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Symptoms often clinically associated with Girth Pain Syndrome

Note: A number of these symptoms can be associated with saddle soreness and other problems.

On fastening of the girth

  • Attempting to bite the handler. Often repeated at each stage of tightening the girth. This is the most common and most obvious symptom.
  • Inflating the chest to fix and splint their ribs. Also prevents the girth being applied very tightly, and may brace the horse to protect from pain.
  • Kicking at the girth.
  • Slight change in facial expression, often a partial closing or tightening of the eyes or a frown.
  • Grunting.
  • Lifting the head, swishing the tail.

Once girthed up

  • Short stepping, refusing to move forward freely for 10-20 minutes after being saddled.
  • Being one sided, or having difficulty taking one lead. Very common.
  • Resisting leg aids.
  • Commonly “humping up”, pigrooting or bucking at the start of a ride and especially during the transition from trot to canter on the most affected side, then settling as though nothing had ever been wrong.
  • In extreme cases violent bucking and/or pigrooting and /or lying down for a short spell after being girthed up.
  • Swishing the tail, laying ears back.
  • Grunting while being ridden, especially when going down hill.
  • Generally being unhappy and piggy through the ride (while may be happy and a wonderful horse when not ridden.)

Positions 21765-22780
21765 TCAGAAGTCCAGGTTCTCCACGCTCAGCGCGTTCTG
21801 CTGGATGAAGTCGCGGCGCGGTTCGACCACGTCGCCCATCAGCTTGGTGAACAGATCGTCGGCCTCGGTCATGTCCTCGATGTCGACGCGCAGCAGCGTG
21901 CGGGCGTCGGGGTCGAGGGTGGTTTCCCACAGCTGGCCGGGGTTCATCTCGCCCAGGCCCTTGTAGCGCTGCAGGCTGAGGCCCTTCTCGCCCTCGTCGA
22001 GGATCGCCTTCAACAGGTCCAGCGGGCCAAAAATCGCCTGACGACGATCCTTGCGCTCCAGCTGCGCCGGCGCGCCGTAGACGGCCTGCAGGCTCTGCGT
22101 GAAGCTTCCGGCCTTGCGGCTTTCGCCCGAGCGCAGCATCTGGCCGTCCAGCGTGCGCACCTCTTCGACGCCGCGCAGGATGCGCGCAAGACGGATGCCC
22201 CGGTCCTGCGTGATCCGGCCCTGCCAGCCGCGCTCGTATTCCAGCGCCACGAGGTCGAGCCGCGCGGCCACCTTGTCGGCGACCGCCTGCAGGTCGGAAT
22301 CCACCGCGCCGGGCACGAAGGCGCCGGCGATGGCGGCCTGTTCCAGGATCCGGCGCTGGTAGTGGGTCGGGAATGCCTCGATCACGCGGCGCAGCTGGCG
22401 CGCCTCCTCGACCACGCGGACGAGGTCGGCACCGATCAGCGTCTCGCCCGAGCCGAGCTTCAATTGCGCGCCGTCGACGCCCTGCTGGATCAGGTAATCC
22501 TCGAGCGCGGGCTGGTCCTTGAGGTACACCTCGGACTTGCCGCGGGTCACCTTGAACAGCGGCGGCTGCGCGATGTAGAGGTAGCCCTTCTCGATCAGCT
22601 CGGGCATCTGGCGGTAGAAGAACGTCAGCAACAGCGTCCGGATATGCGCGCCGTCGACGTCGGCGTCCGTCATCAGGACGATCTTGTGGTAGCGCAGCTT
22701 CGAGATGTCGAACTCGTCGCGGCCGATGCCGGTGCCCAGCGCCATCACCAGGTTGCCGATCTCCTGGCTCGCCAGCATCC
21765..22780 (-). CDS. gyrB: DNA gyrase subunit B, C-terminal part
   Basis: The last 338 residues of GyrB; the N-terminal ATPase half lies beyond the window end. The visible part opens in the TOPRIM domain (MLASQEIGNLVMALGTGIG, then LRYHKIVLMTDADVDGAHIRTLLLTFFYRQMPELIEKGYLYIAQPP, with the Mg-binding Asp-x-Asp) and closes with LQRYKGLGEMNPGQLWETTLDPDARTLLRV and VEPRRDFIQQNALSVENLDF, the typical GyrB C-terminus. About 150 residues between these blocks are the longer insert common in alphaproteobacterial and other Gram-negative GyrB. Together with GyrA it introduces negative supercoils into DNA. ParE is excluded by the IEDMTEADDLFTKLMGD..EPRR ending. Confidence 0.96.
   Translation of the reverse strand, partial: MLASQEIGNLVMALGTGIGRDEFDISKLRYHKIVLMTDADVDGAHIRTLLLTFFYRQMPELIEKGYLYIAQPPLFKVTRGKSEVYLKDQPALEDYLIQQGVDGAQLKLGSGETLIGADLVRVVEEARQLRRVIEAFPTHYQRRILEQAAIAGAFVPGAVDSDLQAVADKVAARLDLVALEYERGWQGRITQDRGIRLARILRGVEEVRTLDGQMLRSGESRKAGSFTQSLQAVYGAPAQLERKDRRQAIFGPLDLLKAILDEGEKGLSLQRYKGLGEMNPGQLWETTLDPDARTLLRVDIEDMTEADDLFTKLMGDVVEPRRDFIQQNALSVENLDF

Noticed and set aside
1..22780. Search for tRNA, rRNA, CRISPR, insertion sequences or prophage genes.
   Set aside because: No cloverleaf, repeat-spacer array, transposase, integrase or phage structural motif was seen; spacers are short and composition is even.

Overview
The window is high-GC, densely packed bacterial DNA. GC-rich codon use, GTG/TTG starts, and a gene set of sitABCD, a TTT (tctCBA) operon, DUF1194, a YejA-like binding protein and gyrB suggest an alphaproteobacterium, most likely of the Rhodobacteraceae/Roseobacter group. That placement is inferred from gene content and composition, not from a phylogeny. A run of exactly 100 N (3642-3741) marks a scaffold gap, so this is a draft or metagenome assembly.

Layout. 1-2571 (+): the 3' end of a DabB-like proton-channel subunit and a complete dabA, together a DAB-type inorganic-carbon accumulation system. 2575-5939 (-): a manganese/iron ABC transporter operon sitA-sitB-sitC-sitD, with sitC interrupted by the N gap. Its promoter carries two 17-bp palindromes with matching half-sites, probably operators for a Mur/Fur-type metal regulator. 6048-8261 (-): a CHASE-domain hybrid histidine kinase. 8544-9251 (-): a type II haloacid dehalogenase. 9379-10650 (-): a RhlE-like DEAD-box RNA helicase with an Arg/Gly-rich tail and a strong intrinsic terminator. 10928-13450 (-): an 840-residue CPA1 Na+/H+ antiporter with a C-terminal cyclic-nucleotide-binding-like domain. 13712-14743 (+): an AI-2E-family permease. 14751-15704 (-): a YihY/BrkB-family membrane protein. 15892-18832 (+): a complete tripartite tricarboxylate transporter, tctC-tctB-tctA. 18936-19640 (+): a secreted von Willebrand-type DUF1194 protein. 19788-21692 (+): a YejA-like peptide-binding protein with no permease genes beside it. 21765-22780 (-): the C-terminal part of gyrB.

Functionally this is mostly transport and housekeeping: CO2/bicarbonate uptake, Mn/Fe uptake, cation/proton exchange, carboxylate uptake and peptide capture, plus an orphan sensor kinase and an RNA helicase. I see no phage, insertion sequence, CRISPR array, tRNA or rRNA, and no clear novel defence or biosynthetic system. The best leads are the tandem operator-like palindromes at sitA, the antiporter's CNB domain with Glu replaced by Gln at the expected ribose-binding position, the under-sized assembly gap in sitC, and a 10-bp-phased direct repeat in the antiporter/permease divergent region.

• Rushing jumps.
  • Resistance to turning sharply.
  • Readily developing girth sores.

Signs often seen as a response to touch

  • The skin of the girth area of most horses is ticklish behind the elbow; however, gentle stroking should remove any reaction. If the skin remains jumpy when touched after gentle stroking then there is probably an active problem.
  • When tapping or prodding the skin behind the elbow, the muscles all jump, including the muscles of the leg above the elbow.
  • Tightness and tenderness of the muscles under the girth.
  • Tightness & tenderness of the muscles above the shoulder blade and under the front of the saddle.
  • Uneven shoulders with saddle slipping to the lower shoulder and rider having to correct to the opposite side.

Other problems that appear to be associated with
“Girth Pain Syndrome”

  • The hoof of the most affected side is usually narrower and higher in the heel, than its opposite pair. This also changes leg length and shoulder angle. Usually trouble taking the canter lead on this side.
  • Restricted vertebrae and restricted ribs appear to make breathing harder (Morrison J. Master of Chiro. Sc research thesis. Undergoing completion.) – possibly reduces performance in racehorses, and possibly increases the chance of horses bleeding from the lungs.
  • The triceps muscles of the legs are often tighter. This is likely to reduce the ability of these muscles to cushion the horses stride, which would increase leg concussion, and potentially lead to lower leg injuries.
  • The muscles under the tree point of the saddle are tighter and more tender, and thus are more susceptible to saddle damage and more likely to be painful.